This leads me to the important point that Ferguson is a Gospel issue.  Yes, it’s a justice issue and a race issue.  But it’s a Gospel issue.  Now, if you have a tamed and domesticated Gospel tuned into your particular moral litmus test issues, you won’t see this.  But St. Paul did.  For St. Paul, the core of the Gospel was about reconciliation – God and sinner, Jew and Greek, male and female, slave and free (Gal. 3:28).  This was the necessary implication of justification by faith alone.  Justification was never simply a get out of jail free card, an individualistic guilt-appeasement balm.  Justification opens the gates to freedom, to reconciliation, to wholeness inside and out.  It puts into contact with the outsider, the person who’ll make us feel uncomfortable, the different – a sexual, racial, and geographic outsider (Acts 8), for example.  It puts us into contact these cut-off parts of ourselves.  It levels the playing field; the powerful are brought down and the powerless are brought up.  And the Gospel invitation, particularly for those of us with privilege, is to go down willingly, to be crucified with Christ, to be the ptochos – impoverished, broken, brought to the end of ourselves, dying like that grain of wheat that must fall to the ground to bear fruit.  All for the sake of the other.  We must go, as hard as it is, first to listen.  We must just begin with listening, though our souls have become so attuned to the endless political chatter and certitude of the Hannity’s and Maddow’s.

Jesus would have been in Ferguson last night.  He wouldn’t have paid a whole lot of attention to a decision on the indictment.  He knows better than any of us how “facts” can be aligned with whatever narrative is preferred.  He wouldn’t have been wearing a hat or t-shirt for a particular side.  No, I think Jesus would have been there standing alongside the family of Michael Brown, holding them, crying with them.  I think Jesus would sit with Officer Wilson, naming the fear and anxiety and anger he was feeling, and reminding him that his yoke is easy and his burden is light.  I think he’d be with young men and women who went to bed confused and ashamed that they had participated in violence, looted stores, and started fires.  He’d say, “I get it.  I see the anger.  I’m not going anywhere.  Let’s talk.”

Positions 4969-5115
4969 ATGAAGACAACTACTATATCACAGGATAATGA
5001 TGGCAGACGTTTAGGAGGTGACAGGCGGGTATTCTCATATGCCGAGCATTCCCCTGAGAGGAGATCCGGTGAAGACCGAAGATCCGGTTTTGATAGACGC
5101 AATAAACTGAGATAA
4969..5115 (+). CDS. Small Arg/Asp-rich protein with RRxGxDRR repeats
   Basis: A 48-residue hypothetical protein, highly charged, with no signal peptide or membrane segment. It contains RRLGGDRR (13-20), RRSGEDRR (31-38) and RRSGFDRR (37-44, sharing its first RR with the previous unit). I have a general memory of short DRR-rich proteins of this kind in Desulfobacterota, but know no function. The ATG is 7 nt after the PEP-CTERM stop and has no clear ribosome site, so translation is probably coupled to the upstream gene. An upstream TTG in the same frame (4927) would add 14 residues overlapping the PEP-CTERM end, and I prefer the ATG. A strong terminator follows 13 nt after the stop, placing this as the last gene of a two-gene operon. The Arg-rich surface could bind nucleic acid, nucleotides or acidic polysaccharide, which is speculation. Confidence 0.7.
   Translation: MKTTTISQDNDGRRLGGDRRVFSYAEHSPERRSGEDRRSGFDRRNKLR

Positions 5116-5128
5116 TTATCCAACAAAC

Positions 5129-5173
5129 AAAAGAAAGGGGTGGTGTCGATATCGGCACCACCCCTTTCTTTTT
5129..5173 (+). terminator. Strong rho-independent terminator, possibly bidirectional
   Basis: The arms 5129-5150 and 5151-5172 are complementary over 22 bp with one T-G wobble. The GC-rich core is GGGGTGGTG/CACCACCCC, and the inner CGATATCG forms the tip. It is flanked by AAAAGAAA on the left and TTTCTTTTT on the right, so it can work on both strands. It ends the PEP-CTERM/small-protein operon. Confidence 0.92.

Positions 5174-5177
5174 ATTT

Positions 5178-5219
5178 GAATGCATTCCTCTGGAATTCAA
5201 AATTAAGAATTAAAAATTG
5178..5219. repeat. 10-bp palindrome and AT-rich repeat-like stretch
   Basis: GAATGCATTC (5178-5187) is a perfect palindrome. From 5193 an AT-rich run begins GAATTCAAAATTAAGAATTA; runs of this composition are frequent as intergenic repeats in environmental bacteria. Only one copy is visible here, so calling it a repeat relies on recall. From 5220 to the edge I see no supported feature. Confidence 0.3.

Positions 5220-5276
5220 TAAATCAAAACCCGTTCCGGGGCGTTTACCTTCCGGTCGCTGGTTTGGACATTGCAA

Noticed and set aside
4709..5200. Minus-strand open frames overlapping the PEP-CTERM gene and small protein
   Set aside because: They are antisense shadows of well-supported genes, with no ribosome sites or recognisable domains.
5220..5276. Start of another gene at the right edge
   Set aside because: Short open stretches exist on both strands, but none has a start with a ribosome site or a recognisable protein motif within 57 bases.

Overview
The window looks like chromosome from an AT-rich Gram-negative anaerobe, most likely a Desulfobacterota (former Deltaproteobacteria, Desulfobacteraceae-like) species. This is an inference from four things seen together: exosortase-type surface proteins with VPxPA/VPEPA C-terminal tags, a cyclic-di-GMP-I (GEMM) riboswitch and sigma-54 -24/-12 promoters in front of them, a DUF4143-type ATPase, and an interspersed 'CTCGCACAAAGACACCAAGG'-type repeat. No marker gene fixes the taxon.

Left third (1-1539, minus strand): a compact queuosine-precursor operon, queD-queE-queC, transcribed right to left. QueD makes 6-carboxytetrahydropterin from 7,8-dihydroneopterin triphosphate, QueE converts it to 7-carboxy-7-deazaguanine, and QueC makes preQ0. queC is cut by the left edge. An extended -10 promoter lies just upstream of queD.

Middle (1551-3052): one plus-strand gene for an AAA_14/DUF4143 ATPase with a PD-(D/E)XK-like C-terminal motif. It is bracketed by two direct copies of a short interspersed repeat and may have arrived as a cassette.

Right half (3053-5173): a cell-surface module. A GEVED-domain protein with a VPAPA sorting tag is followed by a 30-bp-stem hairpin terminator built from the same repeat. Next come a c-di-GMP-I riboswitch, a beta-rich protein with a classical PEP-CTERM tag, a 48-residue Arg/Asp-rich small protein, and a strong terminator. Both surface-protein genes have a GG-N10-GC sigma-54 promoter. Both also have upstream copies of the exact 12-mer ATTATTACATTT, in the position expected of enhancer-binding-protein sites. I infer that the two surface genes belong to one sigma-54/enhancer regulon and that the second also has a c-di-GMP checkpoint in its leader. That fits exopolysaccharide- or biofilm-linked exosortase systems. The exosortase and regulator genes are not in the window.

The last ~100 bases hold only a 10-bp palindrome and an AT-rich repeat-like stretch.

Jesus crosses the barriers.  His Gospel is not domesticated, it is invasive, courageous, pursuing.  God became man, crossing the ultimate barrier, crossing into death, going down, going further than I’d ever want to go.  But we need to, now, with courage.

Far more hinges on how we meet one another from here on out than on an indictment in Ferguson, MO.  Until my white (mostly evangelical) brothers and sisters are as impassioned by this as they are the next Rob Bell book, I don’t see much changing.  And when I say that, I’m not saying that you need to get behind an indictment but get behind your black brothers and sisters, to get into their worlds, their realities, their sufferings.  I’m saying we need to ask questions, to listen, to exercise holy curiosity.  I’m saying that we might have blindspots, might not see so clearly.  I’m saying that we really just don’t get it, at a fundamental level, and must make ourselves available for metanoia.  I’m saying that we need to knock on a black neighbor’s door and say, “I’m sorry I’ve never come by.  I’m confused by everything that is going on, and I wonder if I’m missing something.  I need your help”  We are addicts of privilege and power, and it’s time we acknowledge that we need help.